MIKE WESTHOFF, special teams coordinator: We obviously weren’t a quarterback-driven team, but Mark (Sanchez) was efficient enough with the people that he had around him that we could beat anybody. 

WOODY: You can say what you want about Sanchez, but the one thing that you can't deny is that he was big-time in the postseason.

CROMARTIE: He played better. I just think he made better decisions. I mean, he lived for those moments and those big ballgames.

VRENTAS: After they lost in the AFC Championship Game the previous year, they made a bunch of moves. They got Cromartie, they got (wide receiver Santonio) Holmes, they signed (edge rusher) Jason Taylor, (running back) LaDainian Tomlinson and they bring in (defensive lineman) Trevor Pryce. 

RYAN, during postgame press conference: (General manager) Mike Tannenbaum really built this team for this time of year.

VRENTAS: It felt like they were just loading up on a bunch of guys that would make one last push, one strong push for the Super Bowl.

COTCHERY: We always had great coaching and that staff right there – in particular offensively – was awesome in having us prepared for games.

CALVIN PACE, defensive end: It’s not talked about enough, but (Ryan) is literally a defensive genius.

WEEKS: Rex Ryan has probably given Tom Brady and (Patriots coach Bill) Belichick more fits than another other coach.

VRENTAS: And because Rex had always made it kind of personal with Belichick, whenever they played under Rex’s tenure, you always felt like the intensity was heightened because of that. 

In the leadup to that Sunday’s game, the intensity spilled over into a war of words. Cromartie kicked it off with a profanity-laced rant about Brady, which was reported by The Daily News on Wednesday. 

VRENTAS: It was a weird week because the Jets approached the Patriots unlike a lot of teams do. They weren’t afraid to trash talk, they weren’t afraid to stir things up a little.

CROMARTIE: When we got beat 45-3, Brady was pointing over to our sideline and … I got asked a question about it. And during that I was just like “Eff Tom Brady.”

MIKE DEVITO, defensive end: I always appreciated that about Rex and Cromartie and Bart Scott and those guys. It was like, we’re not going to fake this. We know they’re in their locker room saying the same thing, but they’re just putting on a front for the media.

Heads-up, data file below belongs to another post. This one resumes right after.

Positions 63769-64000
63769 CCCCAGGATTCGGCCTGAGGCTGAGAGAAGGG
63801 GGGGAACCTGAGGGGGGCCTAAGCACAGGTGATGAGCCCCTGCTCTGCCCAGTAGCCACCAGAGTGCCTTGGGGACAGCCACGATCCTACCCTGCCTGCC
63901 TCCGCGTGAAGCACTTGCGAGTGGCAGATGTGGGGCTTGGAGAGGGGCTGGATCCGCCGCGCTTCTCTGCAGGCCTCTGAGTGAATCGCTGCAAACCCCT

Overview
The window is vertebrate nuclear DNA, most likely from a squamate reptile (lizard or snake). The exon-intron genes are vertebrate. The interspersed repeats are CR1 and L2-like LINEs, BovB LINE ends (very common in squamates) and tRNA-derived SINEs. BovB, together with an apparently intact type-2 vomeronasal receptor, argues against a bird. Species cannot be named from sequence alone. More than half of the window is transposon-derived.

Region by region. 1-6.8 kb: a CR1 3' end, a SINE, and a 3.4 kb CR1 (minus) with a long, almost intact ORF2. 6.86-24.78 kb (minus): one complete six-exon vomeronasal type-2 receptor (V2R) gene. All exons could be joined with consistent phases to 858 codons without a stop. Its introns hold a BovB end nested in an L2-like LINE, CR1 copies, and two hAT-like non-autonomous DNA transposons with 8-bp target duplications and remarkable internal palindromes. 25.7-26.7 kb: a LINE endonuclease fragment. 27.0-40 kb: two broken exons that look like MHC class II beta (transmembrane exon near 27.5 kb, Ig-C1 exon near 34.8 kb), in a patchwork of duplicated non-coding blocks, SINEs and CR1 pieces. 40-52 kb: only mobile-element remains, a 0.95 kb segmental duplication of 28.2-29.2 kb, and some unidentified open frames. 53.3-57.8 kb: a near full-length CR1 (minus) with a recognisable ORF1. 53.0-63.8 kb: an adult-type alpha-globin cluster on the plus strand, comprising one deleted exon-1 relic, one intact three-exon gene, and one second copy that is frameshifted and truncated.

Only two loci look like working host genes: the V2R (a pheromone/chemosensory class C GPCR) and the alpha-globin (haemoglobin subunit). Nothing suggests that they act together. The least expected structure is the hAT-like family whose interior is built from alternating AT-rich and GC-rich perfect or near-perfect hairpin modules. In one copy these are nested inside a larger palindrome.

Patriots wide receiver Wes Welker shot back on Thursday by taking thinly veiled shots at Ryan’s reported foot fetish during a press conference.

CHRISTOPHER PRICE, reporter for Boston sports-radio station WEEI: As it was going on, I don’t believe any of us were aware of what he was doing. You go back and you look at the transcript and you look at the tape and go, “Goddamn, did he really do what I think he just did?”

DEVITO: We laughed about it because your leader laughs about it. Rex doesn’t care. He owns it.

VRENTAS: I just remember thinking, “Belichick is going to hate this.” Because that’s not how they operate ever. Obviously he didn’t like it. I mean, that whole thing was absurd. Belichick benched Welker (for the first series).

GREG BEDARD, NFL writer for The Boston Globe: Belichick had said something to the team like, “Don’t engage in the war of words with these guys. Don’t even let it get started.” Welker – probably in a sign of the Patriots not exactly taking these Jets very seriously – just went out and violated it and poked the bear.

DEVITO: You can’t find two teams that hate each other more than the Pats and the Jets. Then with Rex and Cromartie and all of those guys saying what they were saying, it just ratcheted up the whole week that much more.

VRENTAS: That was the personality of the team and it just really worked. Rex really hit all of the right emotional buttons that week.

PACE: I’ll never forget the night before, with Dennis Byrd talking to us.

Byrd was a defensive lineman for the Jets from 1989-1992. His career ended when he was paralyzed by a collision with a teammate on the field. He eventually re-learned how to walk through rehabilitation.

VRENTAS: Dennis Byrd sends (the Jets) his jersey with a note to give to Rex that says, “If I can come back from that, you can certainly go to New England and win.” Then Rex said, “I’m not delivering this message, I want him to deliver this message.”

DEVITO: We played the clip of him getting hurt, so it really set the stage for it. You got to see – you had that visceral, emotional reaction to what he went through.